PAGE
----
Taxes are patriotic?

…according to Daily columnist David Goldbrenner. Goldbrenner’s basic argument is that conservatives are ridiculous for protesting taxes since taxes are necessary for maintaining our civilization and standard of living. Further, he argues (speciously), the economy grew more under Clinton than under Bush. But the minimal growth under Bush was more due to the 9/11 recession and the dot-com bust—both of which occured early in his administration and were beyond his control. It’s arguable that Bush’s tax cuts reduced the impact of these recessions. Goldbrenner also points out that the debt grew by $5 trillion under Bush (actually $4 trillion, but Goldbrenner doesn’t really seem to be concerned about facts). But if he ever stopped to listen to conservatives, he’d find out that most conservatives are appalled by the Bush administration’s huge increase in spending. He confuses Bush Republicans with conservatives.

He concludes with this spurious analogy:

In short, wanting to enjoy the benefits of American society without paying taxes is like wanting to enjoy privileges at a country club without paying dues. In the old days, people with that penchant were called freeloaders. Today, they’re called conservatives.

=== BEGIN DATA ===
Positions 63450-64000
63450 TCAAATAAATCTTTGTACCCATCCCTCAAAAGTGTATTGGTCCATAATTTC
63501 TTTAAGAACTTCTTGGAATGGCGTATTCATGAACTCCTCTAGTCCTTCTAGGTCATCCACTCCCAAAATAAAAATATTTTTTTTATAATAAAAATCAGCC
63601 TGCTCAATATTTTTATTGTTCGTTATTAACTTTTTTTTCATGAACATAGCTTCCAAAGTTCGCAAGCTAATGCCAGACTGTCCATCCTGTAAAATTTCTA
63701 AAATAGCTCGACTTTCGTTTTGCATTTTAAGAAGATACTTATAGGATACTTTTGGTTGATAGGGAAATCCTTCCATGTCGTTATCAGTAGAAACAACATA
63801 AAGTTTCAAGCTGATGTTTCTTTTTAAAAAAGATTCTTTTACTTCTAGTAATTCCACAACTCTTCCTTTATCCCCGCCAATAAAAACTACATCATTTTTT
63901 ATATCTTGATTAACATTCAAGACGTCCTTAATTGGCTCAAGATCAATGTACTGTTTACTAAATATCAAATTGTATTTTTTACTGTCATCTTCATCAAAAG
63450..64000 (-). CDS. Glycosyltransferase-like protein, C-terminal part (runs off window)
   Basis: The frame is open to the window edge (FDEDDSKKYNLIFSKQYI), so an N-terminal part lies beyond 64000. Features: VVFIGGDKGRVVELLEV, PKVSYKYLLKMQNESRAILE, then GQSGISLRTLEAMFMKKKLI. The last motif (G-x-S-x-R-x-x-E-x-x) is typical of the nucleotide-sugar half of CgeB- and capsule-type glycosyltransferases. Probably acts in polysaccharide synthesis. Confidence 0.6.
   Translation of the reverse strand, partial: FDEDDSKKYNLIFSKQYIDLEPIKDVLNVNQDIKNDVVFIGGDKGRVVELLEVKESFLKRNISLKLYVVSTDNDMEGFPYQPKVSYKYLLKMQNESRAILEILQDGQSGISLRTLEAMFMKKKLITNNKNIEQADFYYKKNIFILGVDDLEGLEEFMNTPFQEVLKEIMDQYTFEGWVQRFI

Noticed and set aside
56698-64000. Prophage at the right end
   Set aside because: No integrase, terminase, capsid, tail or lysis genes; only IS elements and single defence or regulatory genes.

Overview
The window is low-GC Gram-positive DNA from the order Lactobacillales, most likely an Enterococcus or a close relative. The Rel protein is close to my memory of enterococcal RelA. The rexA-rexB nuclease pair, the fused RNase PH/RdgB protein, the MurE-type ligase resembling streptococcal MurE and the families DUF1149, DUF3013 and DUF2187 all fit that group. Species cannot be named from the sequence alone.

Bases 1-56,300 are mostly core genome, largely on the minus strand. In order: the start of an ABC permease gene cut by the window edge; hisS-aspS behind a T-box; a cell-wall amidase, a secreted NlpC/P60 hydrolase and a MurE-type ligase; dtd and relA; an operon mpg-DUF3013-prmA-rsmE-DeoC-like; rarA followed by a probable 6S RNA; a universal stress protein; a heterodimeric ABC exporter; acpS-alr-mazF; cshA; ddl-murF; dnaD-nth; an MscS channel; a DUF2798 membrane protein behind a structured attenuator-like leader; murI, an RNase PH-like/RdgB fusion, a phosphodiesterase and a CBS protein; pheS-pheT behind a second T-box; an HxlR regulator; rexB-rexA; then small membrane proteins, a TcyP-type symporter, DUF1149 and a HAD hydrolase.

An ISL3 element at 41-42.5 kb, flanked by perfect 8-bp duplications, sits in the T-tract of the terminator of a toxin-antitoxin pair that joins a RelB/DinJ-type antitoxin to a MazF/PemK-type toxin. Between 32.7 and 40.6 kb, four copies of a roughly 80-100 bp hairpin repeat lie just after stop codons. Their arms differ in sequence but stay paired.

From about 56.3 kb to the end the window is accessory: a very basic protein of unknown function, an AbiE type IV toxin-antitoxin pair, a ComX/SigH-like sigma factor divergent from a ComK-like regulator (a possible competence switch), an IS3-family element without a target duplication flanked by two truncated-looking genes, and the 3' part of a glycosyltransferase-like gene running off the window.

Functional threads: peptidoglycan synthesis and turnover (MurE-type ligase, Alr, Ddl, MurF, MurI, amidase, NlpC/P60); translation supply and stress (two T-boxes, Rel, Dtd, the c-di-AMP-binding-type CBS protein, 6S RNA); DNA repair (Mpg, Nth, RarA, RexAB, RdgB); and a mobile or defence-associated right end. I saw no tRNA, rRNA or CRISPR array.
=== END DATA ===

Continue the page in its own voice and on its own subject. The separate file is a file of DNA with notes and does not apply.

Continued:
But this is a better analogy: Some people pay $1000 for country club membership while enjoying disproportionately fewer of the amenities than those who don’t pay anything  (e.g. those on Medicaid, welfare). It’s the poor who want to enjoy the benefits of American society without paying taxes. About one-third of Americans don’t pay any income tax (Obama wants to make that 50 percent) and are still enjoying the amenities of our society. That’s freeloading. And liberals are promoting it!

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Speaking of Stanford’s admit rate . . .

The Stanford Review published an excellent piece [] in our last issue by sophomore Danny Chrichton on this year’s record-low

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Yield rate, not budget, source of more conservative admission

Paul links below [] to this great Review article [] by Danny Crichton on

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